David Bourget (Western Ontario)
David Chalmers (ANU, NYU)
Rafael De Clercq
Ezio Di Nucci
Jack Alan Reynolds
Learn more about PhilPapers
The Knowledge Argument is misconstructed. Knowing that it is ‘just obvious’ that Mary will learn something new on leaving her black and white room, we nevertheless assume she can acquire a complete knowledge of the physical inside it – thereby predetermining the outcome of the thought experiment in favour of a refutation of physicalism. If we reformulate the argument to leave the question of what she can learn in the room open, it becomes clear, not only that physicalism can survive the Knowledge Argument, but also that there is only one perspective on the relationship between qualia and the physical that will permit it to do so. If physicalism is true, this perspective must be the correct view of the qualia-physical relationship – the solution to the mind-body problem, a conclusion supported by its ability to resolve a number of associated difficulties, including Kripke’s problem for proposed identities and Chalmers’ Hard Problem
|Keywords||No keywords specified (fix it)|
|Categories||categorize this paper)|
Setup an account with your affiliations in order to access resources via your University's proxy server
Configure custom proxy (use this if your affiliation does not provide a proxy)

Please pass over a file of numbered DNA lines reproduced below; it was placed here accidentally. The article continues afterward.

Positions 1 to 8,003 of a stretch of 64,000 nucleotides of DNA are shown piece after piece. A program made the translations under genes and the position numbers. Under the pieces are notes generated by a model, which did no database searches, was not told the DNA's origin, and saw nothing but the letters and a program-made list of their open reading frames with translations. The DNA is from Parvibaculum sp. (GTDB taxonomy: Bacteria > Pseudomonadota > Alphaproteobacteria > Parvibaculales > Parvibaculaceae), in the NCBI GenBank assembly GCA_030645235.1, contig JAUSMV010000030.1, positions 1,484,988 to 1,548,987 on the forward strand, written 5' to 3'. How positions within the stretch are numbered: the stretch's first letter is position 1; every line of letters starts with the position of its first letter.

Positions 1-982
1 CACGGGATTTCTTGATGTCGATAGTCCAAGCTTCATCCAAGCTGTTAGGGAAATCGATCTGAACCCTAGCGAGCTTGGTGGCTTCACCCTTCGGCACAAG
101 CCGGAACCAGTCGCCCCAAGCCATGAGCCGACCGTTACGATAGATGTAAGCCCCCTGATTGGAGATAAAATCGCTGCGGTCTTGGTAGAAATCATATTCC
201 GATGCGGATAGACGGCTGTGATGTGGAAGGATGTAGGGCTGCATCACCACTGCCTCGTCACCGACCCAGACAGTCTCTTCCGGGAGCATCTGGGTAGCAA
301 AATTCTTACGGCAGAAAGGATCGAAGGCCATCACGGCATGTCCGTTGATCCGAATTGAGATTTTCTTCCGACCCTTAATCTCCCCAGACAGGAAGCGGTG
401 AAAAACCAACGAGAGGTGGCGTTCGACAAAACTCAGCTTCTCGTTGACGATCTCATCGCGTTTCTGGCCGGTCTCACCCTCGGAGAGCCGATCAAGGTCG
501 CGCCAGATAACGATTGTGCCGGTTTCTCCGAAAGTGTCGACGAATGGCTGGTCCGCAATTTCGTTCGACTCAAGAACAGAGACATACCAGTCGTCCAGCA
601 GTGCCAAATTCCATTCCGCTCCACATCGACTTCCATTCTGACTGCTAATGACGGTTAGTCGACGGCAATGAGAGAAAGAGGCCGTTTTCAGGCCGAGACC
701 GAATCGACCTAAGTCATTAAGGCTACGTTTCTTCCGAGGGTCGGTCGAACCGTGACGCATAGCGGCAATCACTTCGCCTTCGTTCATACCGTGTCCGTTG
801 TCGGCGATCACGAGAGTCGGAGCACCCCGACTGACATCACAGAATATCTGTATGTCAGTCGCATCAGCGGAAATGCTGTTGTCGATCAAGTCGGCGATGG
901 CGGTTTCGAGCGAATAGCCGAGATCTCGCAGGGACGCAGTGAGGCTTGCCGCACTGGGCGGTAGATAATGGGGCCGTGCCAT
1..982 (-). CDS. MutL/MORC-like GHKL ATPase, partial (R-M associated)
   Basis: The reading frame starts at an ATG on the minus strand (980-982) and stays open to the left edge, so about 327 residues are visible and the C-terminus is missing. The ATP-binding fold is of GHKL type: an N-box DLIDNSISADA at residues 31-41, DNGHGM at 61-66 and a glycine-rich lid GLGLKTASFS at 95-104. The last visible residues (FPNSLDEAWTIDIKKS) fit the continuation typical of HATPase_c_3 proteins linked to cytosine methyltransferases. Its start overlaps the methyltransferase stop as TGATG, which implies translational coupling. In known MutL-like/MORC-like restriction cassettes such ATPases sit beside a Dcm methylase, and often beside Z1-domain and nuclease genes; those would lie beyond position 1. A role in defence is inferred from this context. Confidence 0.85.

|Through your library||
References found in this work BETA
No references found.
Citations of this work BETA
No citations found.
Similar books and articles
Barbara Gail Montero (2000). The Body Problem and Other Foundational Issues in the Metaphysics of Mind. Dissertation, The University of Chicago
Dennis Nicholson (forthcoming). Non-Eliminative Reductionism: The Basis of a Science of Conscious Experience? Philosophical Psychology.
Luca Malatesti (2004). Knowing What It is Like and Knowing How. In Alberto Peruzzi (ed.), Mind and Causality. John Benjamins 55--119.
Philip Goff (forthcoming). Real Acquaintance and Physicalism. In Paul Coates & Sam Coleman (eds.), Phenomenal Qualities: Sense, Perception and Consciousness. Oxford University Press
Han-Kyul Kim (2008). Locke and the Mind-Body Problem: An Interpretation of His Agnosticism. Philosophy 83 (4):439-458.
Fredrik Stjernberg, Not so Epiphenomenal Qualia. Spinning Ideas.
Torin Alter (1998). A Limited Defense of the Knowledge Argument. Philosophical Studies 90 (1):35-56.
Gabriel Rabin (2011). Conceptual Mastery and the Knowledge Argument. Philosophical Studies 154 (1):125-147.
Torin Alter, The Knowledge Argument. A Field Guide to the Philosophy of Mind.
Added to index2009-01-28
Total downloads67 ( #61,750 of 1,793,159 )
Recent downloads (6 months)3 ( #280,900 of 1,793,159 )
How can I increase my downloads?